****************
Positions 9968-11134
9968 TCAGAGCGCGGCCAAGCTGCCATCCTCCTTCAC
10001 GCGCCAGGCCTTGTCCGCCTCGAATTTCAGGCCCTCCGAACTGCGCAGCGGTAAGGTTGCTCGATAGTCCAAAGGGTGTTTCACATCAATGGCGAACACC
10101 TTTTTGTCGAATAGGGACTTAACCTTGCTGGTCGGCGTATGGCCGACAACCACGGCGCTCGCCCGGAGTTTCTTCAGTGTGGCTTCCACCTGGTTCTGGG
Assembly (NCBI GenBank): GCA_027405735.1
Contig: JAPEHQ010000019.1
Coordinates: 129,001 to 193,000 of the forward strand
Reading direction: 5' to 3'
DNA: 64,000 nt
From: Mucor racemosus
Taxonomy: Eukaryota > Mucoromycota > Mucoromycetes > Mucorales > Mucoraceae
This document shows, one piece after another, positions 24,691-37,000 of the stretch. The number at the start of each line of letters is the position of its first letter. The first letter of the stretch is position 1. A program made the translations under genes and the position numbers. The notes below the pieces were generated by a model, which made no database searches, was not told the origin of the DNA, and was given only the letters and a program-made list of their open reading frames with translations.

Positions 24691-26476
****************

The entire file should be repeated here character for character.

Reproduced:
Positions 9968-11134
9968 TCAGAGCGCGGCCAAGCTGCCATCCTCCTTCAC
10001 GCGCCAGGCCTTGTCCGCCTCGAATTTCAGGCCCTCCGAACTGCGCAGCGGTAAGGTTGCTCGATAGTCCAAAGGGTGTTTCACATCAATGGCGAACACC
10101 TTTTTGTCGAATAGGGACTTAACCTTGCTGGTCGGCGTATGGCCGACAACCACGGCGCTCGCCCGGAGTTTCTTCAGTGTGGCTTCCACCTGGTTCTGGG
Assembly (NCBI GenBank): GCA_027405735.1
Contig: JAPEHQ010000019.1
Coordinates: 129,001 to 193,000 of the forward strand
Reading direction: 5' to 3'
DNA: 64,000 nt
From: Mucor racemosus
Taxonomy: Eukaryota > Mucoromycota > Mucoromycetes > Mucorales > Mucoraceae
This document shows, one piece after another, positions 24,691-37,000 of the stretch. The number at the start of each line of letters is the position of its first letter. The first letter of the stretch is position 1. A program made the translations under genes and the position numbers. The notes below the pieces were generated by a model, which made no database searches, was not told the origin of the DNA, and was given only the letters and a program-made list of their open reading frames with translations.

Positions 24691-26476